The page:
The number of new social houses available is clearly a crucial factor in combating homelessness. The Housing Executive will continue to press for more funding to be made available for new social housing, and work with the Department for Social Development and housing associations to ensure the effective delivery of the new build programme.

The Housing Executive will also work to maximise the housing choices available including greater use of the private rented sector.For too long, this option has been viewed as an option of last resort and we are committed to working towards making it an option of preference.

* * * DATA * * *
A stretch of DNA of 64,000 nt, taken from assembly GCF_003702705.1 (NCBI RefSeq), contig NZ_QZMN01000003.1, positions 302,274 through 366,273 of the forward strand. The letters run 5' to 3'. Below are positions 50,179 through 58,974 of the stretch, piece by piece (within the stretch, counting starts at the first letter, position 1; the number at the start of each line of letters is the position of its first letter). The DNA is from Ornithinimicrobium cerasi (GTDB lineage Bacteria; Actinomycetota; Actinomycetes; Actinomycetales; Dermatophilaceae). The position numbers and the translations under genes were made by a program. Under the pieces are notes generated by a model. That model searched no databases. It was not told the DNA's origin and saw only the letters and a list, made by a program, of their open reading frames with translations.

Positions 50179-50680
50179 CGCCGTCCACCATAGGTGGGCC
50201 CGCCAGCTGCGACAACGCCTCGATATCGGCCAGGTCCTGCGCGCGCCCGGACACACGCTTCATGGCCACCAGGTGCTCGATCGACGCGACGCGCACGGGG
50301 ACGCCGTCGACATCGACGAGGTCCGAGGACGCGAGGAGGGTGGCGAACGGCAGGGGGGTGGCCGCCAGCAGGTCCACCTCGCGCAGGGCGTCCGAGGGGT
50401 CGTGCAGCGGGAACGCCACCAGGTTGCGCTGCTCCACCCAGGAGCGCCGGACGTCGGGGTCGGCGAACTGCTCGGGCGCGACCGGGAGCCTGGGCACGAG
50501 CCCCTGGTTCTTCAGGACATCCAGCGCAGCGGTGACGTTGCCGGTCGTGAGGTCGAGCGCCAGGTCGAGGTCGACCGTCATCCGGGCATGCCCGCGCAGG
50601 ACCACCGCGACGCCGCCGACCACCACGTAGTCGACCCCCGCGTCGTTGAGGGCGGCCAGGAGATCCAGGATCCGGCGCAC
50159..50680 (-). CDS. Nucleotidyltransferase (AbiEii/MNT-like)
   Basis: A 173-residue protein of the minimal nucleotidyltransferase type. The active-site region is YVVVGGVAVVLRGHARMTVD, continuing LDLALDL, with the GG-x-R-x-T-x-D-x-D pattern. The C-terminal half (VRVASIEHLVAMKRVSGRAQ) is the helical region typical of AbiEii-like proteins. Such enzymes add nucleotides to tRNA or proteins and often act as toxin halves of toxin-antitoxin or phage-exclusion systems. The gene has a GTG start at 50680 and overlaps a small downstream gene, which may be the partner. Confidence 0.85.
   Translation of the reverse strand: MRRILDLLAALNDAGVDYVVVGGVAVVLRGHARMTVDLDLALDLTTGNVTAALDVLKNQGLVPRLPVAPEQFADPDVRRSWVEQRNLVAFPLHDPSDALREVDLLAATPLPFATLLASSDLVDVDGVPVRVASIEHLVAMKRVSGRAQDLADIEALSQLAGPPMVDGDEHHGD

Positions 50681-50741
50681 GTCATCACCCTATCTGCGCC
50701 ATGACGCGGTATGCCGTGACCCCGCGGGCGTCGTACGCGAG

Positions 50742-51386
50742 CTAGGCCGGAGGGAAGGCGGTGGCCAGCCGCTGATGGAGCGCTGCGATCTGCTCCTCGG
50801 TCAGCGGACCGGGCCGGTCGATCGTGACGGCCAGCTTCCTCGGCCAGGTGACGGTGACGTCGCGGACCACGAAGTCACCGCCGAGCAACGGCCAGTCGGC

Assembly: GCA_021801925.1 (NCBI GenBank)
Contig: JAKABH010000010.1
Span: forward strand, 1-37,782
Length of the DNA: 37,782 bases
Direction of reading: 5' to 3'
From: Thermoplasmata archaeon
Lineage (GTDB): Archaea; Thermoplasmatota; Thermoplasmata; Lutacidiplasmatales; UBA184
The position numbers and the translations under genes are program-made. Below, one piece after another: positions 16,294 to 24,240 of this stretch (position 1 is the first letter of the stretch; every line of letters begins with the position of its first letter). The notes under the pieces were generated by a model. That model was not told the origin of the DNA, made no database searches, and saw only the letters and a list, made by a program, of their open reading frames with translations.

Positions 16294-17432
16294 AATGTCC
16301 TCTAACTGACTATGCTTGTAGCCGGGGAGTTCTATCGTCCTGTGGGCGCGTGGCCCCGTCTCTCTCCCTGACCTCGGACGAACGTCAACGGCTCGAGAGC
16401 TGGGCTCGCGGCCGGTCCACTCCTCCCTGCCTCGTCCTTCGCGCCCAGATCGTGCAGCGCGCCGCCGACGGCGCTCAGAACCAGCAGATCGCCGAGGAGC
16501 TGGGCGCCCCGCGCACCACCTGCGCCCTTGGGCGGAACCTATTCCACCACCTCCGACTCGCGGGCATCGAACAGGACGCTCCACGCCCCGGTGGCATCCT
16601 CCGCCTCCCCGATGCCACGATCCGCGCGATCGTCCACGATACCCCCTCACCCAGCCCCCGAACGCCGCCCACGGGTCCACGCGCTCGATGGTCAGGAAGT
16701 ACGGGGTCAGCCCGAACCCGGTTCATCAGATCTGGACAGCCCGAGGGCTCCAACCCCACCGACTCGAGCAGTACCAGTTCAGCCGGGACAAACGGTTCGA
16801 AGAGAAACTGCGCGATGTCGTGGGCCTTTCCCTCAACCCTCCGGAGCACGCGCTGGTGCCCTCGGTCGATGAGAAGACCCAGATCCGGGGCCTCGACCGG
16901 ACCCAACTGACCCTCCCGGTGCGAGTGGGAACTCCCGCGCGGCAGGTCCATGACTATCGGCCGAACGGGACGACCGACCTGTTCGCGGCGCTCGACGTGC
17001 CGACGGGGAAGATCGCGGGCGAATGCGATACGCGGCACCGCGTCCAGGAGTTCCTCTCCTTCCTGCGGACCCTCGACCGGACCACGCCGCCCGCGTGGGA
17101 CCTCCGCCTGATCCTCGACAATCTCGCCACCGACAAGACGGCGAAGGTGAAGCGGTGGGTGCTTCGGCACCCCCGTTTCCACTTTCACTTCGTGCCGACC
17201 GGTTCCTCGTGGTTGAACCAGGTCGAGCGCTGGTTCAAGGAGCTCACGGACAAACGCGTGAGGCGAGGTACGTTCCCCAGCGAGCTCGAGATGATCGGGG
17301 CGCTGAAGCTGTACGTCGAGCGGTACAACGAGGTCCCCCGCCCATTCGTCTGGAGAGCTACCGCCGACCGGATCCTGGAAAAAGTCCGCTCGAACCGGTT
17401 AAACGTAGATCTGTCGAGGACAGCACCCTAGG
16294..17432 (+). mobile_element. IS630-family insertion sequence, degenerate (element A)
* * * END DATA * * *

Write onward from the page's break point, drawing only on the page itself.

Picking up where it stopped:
But dealing with homelessness is about much more than finding somewhere to live. It is also about dealing with the social and personal issues that lead to homelessness. Behind these statistics are some of our most vulnerable people whose needs don’t disappear when accommodation is provided. Combating homelessness does not end when a person or a family is found somewhere to live. Many people are locked into a cycle of homelessness which needs to be broken. Homeless people need a thorough, professional assessment of their requirements, suitable accommodation and tailored packages of support.

If you are interested in learning more about how the Housing Executive is tackling homelessness, visit the website